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Breakdancing for Peace and Positive Change in Northern Uganda

20 October 2010
Author: UNFPA
Breakdancing for Peace and Positive Change in Northern Uganda
Break-dance Project Uganda encourages girls to participate as a way of building confidence and breaking stereotypes. Photo: Break-dance Project Uganda Gulu.

It has long been recognized that the arts hold the power to expose wounds of conflict, soothe tormented spirits and teach lessons about war and peace. Children in refugee camps draw stick figures of men with guns and houses aflame. In countries as vastly different as Uganda and Afghanistan, informal or more professional drama groups give audiences a chance to laugh or cry or just say, Yes, that’s the way it was—or is.

GULU, Northern Uganda — During two decades of conflict, many of the young men and women from this commercial capital were forcibly conscripted by the rebel Lord’s Resistance Army. Girls were often abducted to become sex slaves and servants of its leaders and troops. Children witnessed or survived unspeakable acts of violence. Families and communities were decimated.

When the fighting ended in 2008, young survivors bore both physical and psychological scars. The Gulu Youth Centre, a project of Uganda’s Straight Talk Foundation joined forces with other organizations to meet needs of the young by using the icons of their own cultural world. The result was the introduction of breakdance and hip-hop to supplement the six-year-old centre’s existing work in health care and disease prevention for adolescents from 10 to 19 and young adults from 20 to 24.

Using dance and music to express deeply buried feelings

A new movie, Bouncing Cats, tells how it all began, largely through the efforts of a Ugandan AIDS orphan and war victim who wanted to create a better life for the children of Uganda using hip-hop with a focus on ‘b-boy culture’ and breakdance. “I think music and dance can help give peace a chance,” he says in the film. “Breakdance and hip hop are the weapons that youth want to use to tell people what is deep in their hearts.” Often this helps to deal with the trauma young people have suffered.

 

“We have break dance for therapy every Saturday, and they dance away and forget themselves,” said Faith Lubanga, Outreach Officer of the Straight Talk Foundation, which receives support from UNFPA, the United Nations Population Fund.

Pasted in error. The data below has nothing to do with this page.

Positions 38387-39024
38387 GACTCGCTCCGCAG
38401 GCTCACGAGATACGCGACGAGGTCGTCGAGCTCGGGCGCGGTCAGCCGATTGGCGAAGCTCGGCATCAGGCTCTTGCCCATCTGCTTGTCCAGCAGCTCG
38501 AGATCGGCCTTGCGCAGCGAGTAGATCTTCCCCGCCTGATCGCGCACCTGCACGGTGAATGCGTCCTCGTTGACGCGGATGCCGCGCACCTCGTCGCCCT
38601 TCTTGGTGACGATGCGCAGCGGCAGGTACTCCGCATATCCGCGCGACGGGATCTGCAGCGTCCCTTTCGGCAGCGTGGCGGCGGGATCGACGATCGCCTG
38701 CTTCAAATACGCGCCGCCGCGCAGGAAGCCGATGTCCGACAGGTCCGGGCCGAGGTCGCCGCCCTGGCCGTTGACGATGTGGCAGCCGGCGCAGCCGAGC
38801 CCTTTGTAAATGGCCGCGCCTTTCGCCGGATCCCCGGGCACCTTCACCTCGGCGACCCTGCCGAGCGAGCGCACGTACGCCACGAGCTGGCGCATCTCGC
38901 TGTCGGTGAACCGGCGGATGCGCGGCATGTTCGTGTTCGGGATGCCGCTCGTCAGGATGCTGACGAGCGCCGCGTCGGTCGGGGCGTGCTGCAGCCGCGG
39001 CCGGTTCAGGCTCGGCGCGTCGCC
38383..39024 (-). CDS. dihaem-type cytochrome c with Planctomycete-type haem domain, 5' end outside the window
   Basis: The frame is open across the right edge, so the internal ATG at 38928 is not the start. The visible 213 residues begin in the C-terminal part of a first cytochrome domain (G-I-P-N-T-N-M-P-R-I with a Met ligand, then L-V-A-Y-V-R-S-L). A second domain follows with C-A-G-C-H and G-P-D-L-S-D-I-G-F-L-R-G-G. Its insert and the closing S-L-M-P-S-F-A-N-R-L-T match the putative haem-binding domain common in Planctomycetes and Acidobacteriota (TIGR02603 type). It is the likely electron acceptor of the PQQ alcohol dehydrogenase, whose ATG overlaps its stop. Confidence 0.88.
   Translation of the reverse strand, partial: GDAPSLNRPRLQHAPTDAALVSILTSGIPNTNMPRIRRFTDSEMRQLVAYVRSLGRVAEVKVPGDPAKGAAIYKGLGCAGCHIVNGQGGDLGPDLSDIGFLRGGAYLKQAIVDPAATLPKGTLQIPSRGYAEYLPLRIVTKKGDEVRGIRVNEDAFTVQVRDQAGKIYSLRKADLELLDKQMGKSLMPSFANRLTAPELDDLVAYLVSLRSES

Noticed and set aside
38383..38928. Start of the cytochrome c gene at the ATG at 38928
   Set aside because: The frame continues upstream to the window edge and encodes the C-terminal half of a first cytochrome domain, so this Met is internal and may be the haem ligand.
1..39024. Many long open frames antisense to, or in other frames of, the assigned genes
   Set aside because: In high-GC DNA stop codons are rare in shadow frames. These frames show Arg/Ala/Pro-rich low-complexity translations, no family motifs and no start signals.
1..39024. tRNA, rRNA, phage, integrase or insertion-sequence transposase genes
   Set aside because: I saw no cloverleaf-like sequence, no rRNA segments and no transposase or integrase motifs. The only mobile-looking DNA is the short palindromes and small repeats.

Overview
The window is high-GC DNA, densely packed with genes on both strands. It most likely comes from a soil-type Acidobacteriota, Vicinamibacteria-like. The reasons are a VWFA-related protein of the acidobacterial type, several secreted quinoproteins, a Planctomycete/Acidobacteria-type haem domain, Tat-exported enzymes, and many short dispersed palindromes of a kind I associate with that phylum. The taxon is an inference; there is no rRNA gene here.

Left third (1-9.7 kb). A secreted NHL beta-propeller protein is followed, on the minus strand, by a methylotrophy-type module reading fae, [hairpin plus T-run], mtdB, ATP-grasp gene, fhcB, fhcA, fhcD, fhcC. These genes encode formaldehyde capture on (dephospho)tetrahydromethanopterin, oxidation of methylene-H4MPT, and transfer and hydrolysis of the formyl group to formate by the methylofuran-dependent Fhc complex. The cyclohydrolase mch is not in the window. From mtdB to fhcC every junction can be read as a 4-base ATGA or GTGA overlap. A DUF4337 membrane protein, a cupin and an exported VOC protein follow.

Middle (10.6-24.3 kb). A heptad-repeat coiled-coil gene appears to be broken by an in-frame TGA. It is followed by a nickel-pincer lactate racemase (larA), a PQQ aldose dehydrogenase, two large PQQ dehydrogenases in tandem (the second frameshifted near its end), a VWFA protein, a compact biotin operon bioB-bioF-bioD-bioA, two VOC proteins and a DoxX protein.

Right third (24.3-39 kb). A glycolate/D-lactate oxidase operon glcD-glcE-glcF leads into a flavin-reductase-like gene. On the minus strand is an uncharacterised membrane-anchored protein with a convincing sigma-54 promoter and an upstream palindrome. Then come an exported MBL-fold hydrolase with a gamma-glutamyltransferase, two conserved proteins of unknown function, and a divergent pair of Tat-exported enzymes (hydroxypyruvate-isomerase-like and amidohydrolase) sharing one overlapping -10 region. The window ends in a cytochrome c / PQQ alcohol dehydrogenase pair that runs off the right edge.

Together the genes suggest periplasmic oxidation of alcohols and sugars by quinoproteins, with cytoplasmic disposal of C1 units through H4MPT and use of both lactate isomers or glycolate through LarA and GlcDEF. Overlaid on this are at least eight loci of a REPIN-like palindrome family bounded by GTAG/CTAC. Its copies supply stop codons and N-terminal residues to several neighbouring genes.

The break dance programme at the Gulu Youth Centre began in cooperation with Breakdance Project Uganda, a non-governmental organization based in Kampala, and its Hip Hop Therapy Project, which has been supported by USAID and mtvU, a university media service that is part of MTV Networks. The programme was an enormous hit with youth from its start in 2009, and has been a big draw for the centre.

The project’s mission is to engage young people in elements of the hip hop culture to build leadership skills and promote social responsibility, according to Josh Jones, the project coordinator in Gulu. “The Project has attracted people from every walk of life and acts as a catalyst for building mutually beneficial relationships between people of different social status across Uganda and the rest of the world,” he said.

Choreographing messages of peace and positive change

Breakdance Uganda’s visiting stars have brought choreographed messages of peace and positive social change with their performances, said Ms Lubanga. That reinforces other messages the centre promotes through sports, parents’ programmes and radio broadcasts as well as the comprehensive health services and counselling for the young as they mature sexually. “A lot of sensitization goes on,” Lubanga said. “The boys we see here are more gentlemanly than the ones I saw growing up.” Gradually, more gender understanding and equality grows. And they have fun.”

The project works hard to involve girls as well as boys, Jones said, adding, “We have seen huge changes in some of our core girl members, showing great increases in confidence and fundamentally being able to challenge and compete together with males.”

In other countries as well, various forms of art – from theatre and music to painting and crafts – are being used to heal wounds, restore hope and teach lessons. In fact, almost everywhere today, creative responses to tragedy go on in many forms. Many of these projects are described in the arts and culture supplement to the State of World Population 2010.

Uganda
Population:
38.8 mil
  • Fertility rate
    5.9
  • Maternal Mortality Ratio
    360
  • Contraceptives prevalence rate
    30
  • Population aged 10-24
    34%
Youth secondary school enrollment:
Boys 16%
Girls 15%